If your wicking layers don’t match your shell and your insulating fleece clashes with both but you are warm and dry, then you are a supermodel in the backpacking world. The January issue highlights the top day, weekend, and multi-day adventures in ten regions of the country as decided by our reader’s votes. A spider web of trails crisscrosses the meadows—and violet patches of lupine and bright red Indian paintbrush drown out the grass in July and August. The remaining, upward trudge to Camp Muir crosses permanent snowfields interspersed with rock, sand, and piles of pumice and volcanic ash that turn the snow a muddy red in places. Take your time: Crevasses (roughly two to four feet wide) become more prevalent the higher you climb.
Perched between the Muir Snowfield and the Cowlitz Glacier, this 10,080-foot basecamp consists of a ranger station and a rock warming hut. Field testers at Backpacker have put tents to the ultimate test in a variety of conditions.
When combined with Stomp, this becomes one of the most effective skills in taking out enemies.
Below the shelter is a sturdy loo-with-a-view, a 1992 gold award winner according to the plaque on the door. Rainier, old-growth forest, and colorful summer wildflowers on this 2.8-mile hike to a pair of high alpine lakes.
Stuart’s wrinkly south face dominating a tawny valley, then descend back to earth again. If your legs can take a stiff, 3,434-foot climb, the payoff is best-in-show vistas of Rainier and its neighbors. Helens blast area, then enters old growth as it ascends Goat Mountain’s ridges to several stunning overlooks.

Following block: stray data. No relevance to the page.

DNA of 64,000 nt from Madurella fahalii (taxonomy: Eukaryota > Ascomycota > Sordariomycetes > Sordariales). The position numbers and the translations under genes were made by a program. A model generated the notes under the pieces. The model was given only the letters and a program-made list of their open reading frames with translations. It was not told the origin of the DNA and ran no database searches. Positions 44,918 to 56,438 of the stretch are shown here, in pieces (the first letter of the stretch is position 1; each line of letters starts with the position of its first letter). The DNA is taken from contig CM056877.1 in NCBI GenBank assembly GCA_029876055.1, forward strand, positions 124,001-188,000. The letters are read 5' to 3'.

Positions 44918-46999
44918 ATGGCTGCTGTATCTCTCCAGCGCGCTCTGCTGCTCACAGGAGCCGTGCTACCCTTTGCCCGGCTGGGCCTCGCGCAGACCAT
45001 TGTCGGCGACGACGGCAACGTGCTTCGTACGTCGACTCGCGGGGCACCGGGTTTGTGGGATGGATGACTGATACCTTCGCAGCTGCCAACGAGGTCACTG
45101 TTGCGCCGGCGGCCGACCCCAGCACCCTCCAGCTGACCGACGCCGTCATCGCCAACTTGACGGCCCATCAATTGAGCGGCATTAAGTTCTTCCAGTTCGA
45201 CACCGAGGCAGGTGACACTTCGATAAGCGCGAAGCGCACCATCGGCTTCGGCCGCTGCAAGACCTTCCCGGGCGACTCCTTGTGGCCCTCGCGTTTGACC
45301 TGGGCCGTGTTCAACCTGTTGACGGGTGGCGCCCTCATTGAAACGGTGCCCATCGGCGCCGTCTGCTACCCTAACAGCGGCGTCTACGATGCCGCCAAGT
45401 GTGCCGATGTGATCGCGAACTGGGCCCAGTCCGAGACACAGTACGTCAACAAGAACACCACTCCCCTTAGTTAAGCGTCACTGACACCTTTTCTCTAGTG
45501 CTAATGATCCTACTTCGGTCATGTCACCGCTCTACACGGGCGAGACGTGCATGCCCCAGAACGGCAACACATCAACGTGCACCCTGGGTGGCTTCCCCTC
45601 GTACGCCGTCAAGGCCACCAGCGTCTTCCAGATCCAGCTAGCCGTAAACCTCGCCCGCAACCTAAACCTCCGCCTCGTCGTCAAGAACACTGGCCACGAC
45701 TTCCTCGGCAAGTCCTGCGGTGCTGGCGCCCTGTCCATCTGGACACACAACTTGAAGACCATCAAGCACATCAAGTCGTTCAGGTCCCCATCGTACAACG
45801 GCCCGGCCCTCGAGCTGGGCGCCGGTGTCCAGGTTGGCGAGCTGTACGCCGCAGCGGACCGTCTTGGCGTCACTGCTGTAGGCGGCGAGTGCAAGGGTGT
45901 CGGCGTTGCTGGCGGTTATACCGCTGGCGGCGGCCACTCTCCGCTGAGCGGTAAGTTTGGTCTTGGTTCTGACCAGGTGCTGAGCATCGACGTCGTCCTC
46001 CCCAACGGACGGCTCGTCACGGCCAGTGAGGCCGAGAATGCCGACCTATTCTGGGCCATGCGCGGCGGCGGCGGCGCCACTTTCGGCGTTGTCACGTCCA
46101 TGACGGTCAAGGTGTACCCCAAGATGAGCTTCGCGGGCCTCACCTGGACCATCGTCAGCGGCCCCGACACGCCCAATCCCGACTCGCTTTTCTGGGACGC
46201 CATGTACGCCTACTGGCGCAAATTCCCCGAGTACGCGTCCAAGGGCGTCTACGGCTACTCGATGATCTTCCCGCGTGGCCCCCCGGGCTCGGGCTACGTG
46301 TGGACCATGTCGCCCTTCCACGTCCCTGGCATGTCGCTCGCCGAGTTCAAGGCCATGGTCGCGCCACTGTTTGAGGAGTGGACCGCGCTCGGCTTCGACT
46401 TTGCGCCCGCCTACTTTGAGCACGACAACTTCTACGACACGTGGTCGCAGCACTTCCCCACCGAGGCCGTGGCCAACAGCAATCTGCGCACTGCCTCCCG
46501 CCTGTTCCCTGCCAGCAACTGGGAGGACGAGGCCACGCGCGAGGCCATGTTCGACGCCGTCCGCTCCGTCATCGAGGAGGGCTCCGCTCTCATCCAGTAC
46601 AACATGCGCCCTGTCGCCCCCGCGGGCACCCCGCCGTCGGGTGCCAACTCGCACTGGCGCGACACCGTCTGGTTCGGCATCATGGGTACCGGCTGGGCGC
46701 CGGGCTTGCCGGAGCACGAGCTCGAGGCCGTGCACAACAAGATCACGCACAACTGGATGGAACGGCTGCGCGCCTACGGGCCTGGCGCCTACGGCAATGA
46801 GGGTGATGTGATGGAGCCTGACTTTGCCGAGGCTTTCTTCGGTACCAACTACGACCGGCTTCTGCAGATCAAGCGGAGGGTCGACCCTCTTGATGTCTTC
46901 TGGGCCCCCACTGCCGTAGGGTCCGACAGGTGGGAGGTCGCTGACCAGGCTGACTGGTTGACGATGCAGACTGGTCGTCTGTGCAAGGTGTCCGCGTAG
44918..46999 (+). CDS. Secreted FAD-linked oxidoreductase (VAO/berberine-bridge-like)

We highlight the skills attendees should focus on while planning and preparing for their adventures, and introduce attendees to the latest and greatest gear available to enhance their adventures.
Consider an appropriate balance of weight, comfort, convenience, and (in this current economy) cost when creating your personal style. Today was acclimatization day for our Summit For Someone climb of Longs Peak with Big City Mountaineers. Start at the upper parking area, next to the Paradise Jackson Visitor Center, and follow the wide paved path northeast to the signed Skyline Trail, a well-worn dirt trail directly across from the ranger station. Keep straight at the next two four-way intersections, following signs for Camp Muir and Skyline Trail. At 8,640 feet, round a rock promontory, which forms the leading edge of a ridge that connects to the aptly-named 9,584-foot Anvil Rock (half a mile to the north-northeast).
Follow the most obvious path across the snowfield (look for wire wands with florescent tape that mark the best route; give a wide berth to small holes in the snow).
The white-blazed trail shoots up a series of wooden steps then angles right for a gentle mountainside ramble above VA 311. The trail crosses roots, rocks, and five more wooden bridges before switchbacking away from the road. Grab your camera for a stunning view that extends across Catawba Valley, Tinker Cliffs, and North Mountain. Another mile brings you to a spring and a section of moss-bordered trail that soon passes a short spur trail to Catawba Shelter. Rock hop across Pebble Creek at mile 2.1, then keep climbing north past 7,385-foot McClure Rock, which resembles a pyramid-shaped pile of plywood-sized rock slabs. In late summer, the exposed ice of the Muir Glacier melts into small rivulets of water; crampons or mountaineering boots required. Listen for the loud cracking sounds of massive, jumbled blocks of ice calving off the glacier. Adams’s flat-topped summit, the Tatoosh spires to the south, the Cowlitz Glacier, and Cathedral Rock.